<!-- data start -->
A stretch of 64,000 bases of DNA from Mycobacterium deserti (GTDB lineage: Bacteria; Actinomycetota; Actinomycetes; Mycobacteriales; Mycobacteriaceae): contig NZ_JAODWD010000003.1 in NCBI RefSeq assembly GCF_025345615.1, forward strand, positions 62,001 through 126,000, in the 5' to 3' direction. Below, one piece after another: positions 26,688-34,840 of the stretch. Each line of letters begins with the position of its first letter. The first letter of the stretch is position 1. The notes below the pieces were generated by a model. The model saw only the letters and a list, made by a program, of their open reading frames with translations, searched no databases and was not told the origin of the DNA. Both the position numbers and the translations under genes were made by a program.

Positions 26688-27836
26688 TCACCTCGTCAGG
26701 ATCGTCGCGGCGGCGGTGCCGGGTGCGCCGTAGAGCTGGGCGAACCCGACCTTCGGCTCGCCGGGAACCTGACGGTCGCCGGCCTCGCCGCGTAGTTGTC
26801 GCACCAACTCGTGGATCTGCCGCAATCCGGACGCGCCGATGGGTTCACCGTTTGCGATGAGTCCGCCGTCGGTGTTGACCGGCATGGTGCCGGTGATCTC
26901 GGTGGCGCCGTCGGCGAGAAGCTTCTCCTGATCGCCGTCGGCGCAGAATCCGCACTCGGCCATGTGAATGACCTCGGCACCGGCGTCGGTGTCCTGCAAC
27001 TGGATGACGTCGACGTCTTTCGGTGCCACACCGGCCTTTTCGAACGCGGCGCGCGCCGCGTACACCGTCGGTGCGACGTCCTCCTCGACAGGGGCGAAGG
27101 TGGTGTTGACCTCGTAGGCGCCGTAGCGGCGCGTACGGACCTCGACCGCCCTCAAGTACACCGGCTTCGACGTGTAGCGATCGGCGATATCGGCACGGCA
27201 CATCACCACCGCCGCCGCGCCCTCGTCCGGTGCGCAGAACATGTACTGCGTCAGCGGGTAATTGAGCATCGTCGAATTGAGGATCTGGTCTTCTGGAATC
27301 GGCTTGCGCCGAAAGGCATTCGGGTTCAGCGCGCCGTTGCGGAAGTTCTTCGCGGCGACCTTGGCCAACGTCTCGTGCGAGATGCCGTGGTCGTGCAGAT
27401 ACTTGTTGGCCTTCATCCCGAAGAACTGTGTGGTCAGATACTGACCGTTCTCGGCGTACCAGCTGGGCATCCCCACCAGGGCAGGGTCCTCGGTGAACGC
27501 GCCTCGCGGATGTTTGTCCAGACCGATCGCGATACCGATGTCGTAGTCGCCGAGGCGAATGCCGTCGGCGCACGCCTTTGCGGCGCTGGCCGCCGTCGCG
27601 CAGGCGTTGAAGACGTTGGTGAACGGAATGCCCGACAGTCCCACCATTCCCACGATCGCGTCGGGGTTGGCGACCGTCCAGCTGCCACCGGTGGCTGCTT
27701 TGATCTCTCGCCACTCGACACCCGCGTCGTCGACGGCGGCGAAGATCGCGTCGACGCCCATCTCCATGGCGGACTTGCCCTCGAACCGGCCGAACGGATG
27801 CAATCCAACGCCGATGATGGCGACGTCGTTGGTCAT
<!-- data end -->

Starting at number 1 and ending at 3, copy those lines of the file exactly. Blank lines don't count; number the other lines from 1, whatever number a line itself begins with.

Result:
A stretch of 64,000 bases of DNA from Mycobacterium deserti (GTDB lineage: Bacteria; Actinomycetota; Actinomycetes; Mycobacteriales; Mycobacteriaceae): contig NZ_JAODWD010000003.1 in NCBI RefSeq assembly GCF_025345615.1, forward strand, positions 62,001 through 126,000, in the 5' to 3' direction. Below, one piece after another: positions 26,688-34,840 of the stretch. Each line of letters begins with the position of its first letter. The first letter of the stretch is position 1. The notes below the pieces were generated by a model. The model saw only the letters and a list, made by a program, of their open reading frames with translations, searched no databases and was not told the origin of the DNA. Both the position numbers and the translations under genes were made by a program.

Positions 26688-27836
26688 TCACCTCGTCAGG